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Tuesday, December 30, 2014

Rooster Cogburn (1975)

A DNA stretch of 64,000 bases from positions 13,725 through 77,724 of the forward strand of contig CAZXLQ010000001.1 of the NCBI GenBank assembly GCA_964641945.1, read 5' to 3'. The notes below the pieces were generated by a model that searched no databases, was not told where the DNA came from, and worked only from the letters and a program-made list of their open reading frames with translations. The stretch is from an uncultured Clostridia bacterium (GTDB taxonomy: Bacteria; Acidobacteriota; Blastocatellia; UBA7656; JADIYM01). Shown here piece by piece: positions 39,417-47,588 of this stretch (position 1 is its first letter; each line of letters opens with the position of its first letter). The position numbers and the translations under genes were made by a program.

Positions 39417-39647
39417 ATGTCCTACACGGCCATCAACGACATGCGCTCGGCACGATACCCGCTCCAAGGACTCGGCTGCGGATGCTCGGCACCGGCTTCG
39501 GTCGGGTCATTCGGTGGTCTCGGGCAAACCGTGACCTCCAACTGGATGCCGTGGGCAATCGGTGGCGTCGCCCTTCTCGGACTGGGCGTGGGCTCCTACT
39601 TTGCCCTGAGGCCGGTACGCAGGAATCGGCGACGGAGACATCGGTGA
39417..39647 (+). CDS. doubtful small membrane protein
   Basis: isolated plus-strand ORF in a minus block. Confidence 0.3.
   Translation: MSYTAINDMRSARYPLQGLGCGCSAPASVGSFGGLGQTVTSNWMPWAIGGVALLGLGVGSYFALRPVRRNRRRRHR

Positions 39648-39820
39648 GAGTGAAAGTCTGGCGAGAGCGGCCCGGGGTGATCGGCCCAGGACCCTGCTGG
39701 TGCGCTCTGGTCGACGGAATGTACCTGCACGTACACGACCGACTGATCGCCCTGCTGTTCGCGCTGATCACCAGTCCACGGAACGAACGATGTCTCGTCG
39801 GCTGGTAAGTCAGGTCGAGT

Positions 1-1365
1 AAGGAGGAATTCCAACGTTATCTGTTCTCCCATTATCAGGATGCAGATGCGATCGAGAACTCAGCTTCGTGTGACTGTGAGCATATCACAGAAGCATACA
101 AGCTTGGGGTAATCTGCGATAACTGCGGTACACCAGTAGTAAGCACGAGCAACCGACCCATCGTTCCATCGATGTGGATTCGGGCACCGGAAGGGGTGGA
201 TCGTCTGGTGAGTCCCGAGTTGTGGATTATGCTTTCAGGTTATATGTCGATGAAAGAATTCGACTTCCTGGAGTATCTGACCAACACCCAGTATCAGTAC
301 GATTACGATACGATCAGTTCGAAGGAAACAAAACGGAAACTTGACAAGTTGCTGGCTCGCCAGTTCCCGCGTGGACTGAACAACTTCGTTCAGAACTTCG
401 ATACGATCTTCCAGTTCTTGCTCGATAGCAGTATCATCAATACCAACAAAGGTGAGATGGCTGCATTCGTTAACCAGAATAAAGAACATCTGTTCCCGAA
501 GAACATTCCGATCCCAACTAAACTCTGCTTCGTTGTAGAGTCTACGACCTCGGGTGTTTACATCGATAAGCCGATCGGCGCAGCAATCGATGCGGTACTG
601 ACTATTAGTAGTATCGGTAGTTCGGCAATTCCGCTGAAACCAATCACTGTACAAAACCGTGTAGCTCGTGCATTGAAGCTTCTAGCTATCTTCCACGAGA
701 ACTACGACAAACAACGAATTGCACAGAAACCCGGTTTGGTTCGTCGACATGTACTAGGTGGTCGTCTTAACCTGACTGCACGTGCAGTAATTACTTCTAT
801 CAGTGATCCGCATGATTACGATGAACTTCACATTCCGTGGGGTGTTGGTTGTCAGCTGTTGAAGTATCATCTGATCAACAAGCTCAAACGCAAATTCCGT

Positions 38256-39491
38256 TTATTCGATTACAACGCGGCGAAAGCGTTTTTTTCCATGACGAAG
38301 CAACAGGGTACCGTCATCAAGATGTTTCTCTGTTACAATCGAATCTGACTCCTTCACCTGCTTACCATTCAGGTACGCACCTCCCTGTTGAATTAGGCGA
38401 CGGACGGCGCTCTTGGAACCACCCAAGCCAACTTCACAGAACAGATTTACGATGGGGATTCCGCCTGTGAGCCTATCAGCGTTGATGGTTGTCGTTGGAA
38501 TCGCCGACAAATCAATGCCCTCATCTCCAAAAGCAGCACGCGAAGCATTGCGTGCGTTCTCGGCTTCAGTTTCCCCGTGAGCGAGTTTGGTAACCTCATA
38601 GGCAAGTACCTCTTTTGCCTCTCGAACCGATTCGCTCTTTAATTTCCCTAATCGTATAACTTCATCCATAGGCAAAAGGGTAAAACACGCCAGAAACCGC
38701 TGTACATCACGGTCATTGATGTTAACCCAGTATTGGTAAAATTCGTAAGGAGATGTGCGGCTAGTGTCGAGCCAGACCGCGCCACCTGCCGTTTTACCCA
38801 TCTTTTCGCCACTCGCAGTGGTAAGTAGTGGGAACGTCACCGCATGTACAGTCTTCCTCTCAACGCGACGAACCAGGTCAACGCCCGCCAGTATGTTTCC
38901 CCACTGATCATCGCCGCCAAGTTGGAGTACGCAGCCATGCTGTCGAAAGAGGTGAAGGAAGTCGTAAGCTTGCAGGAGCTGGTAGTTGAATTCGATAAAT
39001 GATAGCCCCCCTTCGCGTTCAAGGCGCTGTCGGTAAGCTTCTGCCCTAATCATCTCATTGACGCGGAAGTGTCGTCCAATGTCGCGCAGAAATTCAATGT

A hard drinking boozer and often trigger happy U.S. Marshal (John Wayne) is stripped of his badge. But when a cutthroat gang of killers attack a settlement and kill several Indians as well as a pastor (Jon Lormer), a judge (John McIntire) restores his deputy authority. The pastor's daughter (Katharine Hepburn) insists on accompanying the Marshal to see her father's murderers are caught. Not officially a sequel to the Oscar winning TRUE GRIT, the film utilizes the character of Rooster Cogburn (again played by Wayne) in an unconnected story. The narrative is hardly fresh, the plot itself is an unsubtle reworking of THE AFRICAN QUEEN with a bit of RIVER OF NO RETURN tossed in. The mundane screenplay was written by the producer Hal B. Wallis' wife, the actress Martha Hyer, under the pseudonym of Martin Julien. The cinematographer Harry Stradling Jr. (THE WAY WE WERE) does a wonderful job of capturing the stunning Oregon vistas, its mountains, meadows and rivers with his Panavision lens. But it's the pure Star power teaming of Wayne and Hepburn that carries the film and gives it whatever worth it may have as cinema. Their chemistry isn't great but they play off each other well but one can't help but looking at this as a missed opportunity, if only the material had been worthy of them. Directed without any discernment by Stuart Millar. With Richard Jordan, Anthony Zerbe and Strother Martin.

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